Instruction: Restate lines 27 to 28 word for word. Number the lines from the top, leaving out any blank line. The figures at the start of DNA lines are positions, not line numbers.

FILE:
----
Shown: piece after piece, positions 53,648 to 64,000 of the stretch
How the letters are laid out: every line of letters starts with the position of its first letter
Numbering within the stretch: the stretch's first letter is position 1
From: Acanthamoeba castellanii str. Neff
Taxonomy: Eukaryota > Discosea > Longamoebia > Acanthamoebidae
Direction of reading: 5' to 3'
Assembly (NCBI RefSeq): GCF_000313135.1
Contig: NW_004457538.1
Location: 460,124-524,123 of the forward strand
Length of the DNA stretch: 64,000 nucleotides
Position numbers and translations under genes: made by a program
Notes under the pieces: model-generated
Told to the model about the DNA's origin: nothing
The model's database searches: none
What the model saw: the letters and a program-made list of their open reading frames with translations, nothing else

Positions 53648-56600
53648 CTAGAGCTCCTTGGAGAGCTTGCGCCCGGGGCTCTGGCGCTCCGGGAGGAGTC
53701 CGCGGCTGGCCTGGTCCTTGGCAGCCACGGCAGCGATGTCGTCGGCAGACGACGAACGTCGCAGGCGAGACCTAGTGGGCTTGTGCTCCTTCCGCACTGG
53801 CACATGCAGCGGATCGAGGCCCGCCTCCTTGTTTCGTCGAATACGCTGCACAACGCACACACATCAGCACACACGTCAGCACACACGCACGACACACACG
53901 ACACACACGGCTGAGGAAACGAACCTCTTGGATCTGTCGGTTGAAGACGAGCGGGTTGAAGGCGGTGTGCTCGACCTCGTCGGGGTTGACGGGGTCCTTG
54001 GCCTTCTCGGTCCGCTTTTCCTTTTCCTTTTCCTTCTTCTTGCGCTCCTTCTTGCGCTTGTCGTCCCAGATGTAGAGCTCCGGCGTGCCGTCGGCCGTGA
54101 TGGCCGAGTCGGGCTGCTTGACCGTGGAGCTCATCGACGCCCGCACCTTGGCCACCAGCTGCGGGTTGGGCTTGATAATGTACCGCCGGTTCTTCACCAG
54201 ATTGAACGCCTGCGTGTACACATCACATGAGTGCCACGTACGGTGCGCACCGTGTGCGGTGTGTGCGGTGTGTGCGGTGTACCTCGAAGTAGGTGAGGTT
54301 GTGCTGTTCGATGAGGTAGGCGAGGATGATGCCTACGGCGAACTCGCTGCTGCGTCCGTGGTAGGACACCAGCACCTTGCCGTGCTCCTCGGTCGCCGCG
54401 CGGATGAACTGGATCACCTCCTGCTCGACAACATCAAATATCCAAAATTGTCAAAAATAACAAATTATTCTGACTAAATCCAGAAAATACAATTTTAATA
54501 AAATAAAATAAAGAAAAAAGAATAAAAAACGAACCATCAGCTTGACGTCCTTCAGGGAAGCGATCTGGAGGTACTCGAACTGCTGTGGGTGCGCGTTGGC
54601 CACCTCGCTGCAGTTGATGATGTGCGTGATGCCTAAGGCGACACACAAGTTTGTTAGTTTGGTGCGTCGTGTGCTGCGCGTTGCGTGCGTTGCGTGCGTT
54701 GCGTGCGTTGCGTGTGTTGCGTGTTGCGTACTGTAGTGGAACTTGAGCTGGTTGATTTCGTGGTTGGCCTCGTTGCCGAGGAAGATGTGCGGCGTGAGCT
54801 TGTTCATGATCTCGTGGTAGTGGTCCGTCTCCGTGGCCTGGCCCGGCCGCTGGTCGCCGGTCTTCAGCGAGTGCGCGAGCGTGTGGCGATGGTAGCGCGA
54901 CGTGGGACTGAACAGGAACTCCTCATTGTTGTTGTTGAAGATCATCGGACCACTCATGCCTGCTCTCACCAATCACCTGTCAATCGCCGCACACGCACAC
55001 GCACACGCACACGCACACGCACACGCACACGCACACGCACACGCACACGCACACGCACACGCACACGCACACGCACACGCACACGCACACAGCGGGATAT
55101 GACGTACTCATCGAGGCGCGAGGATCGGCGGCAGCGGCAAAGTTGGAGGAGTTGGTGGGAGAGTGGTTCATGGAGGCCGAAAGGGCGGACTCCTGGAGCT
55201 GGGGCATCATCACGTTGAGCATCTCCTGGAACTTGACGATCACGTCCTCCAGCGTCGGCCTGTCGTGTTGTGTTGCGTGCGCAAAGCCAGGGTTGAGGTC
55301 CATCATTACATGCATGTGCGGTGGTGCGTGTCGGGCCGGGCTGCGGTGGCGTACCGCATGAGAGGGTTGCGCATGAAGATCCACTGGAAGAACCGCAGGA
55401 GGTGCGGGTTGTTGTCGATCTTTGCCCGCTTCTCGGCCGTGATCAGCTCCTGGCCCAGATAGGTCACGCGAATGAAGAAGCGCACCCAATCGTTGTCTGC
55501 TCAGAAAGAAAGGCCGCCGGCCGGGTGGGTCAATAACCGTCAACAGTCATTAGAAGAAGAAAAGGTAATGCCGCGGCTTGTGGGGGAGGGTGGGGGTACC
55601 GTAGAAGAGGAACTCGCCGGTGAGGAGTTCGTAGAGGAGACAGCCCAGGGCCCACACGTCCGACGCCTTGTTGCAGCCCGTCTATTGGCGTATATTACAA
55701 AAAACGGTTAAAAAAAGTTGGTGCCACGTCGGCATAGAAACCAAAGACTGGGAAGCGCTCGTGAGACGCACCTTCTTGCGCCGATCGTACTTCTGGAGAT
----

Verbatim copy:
54601 CACCTCGCTGCAGTTGATGATGTGCGTGATGCCTAAGGCGACACACAAGTTTGTTAGTTTGGTGCGTCGTGTGCTGCGCGTTGCGTGCGTTGCGTGCGTT
54701 GCGTGCGTTGCGTGTGTTGCGTGTTGCGTACTGTAGTGGAACTTGAGCTGGTTGATTTCGTGGTTGGCCTCGTTGCCGAGGAAGATGTGCGGCGTGAGCT